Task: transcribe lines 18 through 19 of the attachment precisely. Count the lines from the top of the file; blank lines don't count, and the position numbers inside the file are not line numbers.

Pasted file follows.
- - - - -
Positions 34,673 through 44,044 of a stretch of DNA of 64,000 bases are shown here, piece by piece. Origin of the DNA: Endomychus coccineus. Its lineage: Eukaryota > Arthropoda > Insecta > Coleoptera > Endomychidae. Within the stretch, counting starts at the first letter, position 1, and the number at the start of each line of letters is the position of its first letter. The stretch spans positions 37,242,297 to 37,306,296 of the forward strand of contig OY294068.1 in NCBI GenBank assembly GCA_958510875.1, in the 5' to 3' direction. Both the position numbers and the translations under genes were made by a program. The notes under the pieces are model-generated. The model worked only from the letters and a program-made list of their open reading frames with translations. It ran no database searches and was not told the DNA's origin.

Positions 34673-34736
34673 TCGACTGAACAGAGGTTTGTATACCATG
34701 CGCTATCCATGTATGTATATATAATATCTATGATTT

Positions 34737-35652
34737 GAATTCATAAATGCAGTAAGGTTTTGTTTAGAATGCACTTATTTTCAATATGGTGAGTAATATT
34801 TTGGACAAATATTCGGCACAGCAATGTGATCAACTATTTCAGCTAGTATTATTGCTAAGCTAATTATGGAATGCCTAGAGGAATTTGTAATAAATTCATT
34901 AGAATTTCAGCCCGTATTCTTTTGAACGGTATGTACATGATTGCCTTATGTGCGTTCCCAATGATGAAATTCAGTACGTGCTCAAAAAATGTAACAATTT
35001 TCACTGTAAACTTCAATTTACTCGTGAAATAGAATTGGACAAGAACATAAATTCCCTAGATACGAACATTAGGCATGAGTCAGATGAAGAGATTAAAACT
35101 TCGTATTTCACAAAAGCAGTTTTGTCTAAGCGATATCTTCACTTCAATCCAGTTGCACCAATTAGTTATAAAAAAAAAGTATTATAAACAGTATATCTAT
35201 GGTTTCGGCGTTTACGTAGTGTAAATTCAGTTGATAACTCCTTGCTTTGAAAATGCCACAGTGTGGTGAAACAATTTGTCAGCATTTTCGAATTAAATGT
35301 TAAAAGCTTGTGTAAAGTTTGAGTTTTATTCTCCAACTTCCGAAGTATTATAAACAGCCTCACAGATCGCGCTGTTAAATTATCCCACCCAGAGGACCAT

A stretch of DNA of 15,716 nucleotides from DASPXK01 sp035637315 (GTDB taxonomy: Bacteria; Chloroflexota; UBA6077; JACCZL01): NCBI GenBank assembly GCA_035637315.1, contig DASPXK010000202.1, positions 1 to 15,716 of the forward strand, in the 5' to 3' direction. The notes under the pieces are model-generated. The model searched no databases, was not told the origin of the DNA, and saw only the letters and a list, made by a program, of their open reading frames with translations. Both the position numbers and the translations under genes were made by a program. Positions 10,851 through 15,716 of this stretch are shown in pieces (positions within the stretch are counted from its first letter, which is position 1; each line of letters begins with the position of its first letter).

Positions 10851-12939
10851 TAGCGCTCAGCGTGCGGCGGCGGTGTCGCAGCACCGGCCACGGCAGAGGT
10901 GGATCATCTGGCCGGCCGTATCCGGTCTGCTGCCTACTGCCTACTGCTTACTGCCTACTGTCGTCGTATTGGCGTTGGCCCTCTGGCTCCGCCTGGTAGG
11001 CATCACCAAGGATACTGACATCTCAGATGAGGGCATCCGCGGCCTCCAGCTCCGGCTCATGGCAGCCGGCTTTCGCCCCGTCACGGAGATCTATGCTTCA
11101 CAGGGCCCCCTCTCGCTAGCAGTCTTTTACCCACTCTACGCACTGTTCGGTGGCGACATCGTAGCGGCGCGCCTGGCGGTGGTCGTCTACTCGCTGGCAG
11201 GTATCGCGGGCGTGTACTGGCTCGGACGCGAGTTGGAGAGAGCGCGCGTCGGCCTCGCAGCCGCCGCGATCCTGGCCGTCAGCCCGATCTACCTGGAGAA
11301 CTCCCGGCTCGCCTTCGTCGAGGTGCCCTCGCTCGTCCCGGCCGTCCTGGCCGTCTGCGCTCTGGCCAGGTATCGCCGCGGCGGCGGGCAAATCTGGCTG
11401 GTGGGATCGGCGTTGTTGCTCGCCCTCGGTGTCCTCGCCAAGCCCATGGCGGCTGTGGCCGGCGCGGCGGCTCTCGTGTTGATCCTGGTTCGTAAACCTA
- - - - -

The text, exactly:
11101 CAGGGCCCCCTCTCGCTAGCAGTCTTTTACCCACTCTACGCACTGTTCGGTGGCGACATCGTAGCGGCGCGCCTGGCGGTGGTCGTCTACTCGCTGGCAG
11201 GTATCGCGGGCGTGTACTGGCTCGGACGCGAGTTGGAGAGAGCGCGCGTCGGCCTCGCAGCCGCCGCGATCCTGGCCGTCAGCCCGATCTACCTGGAGAA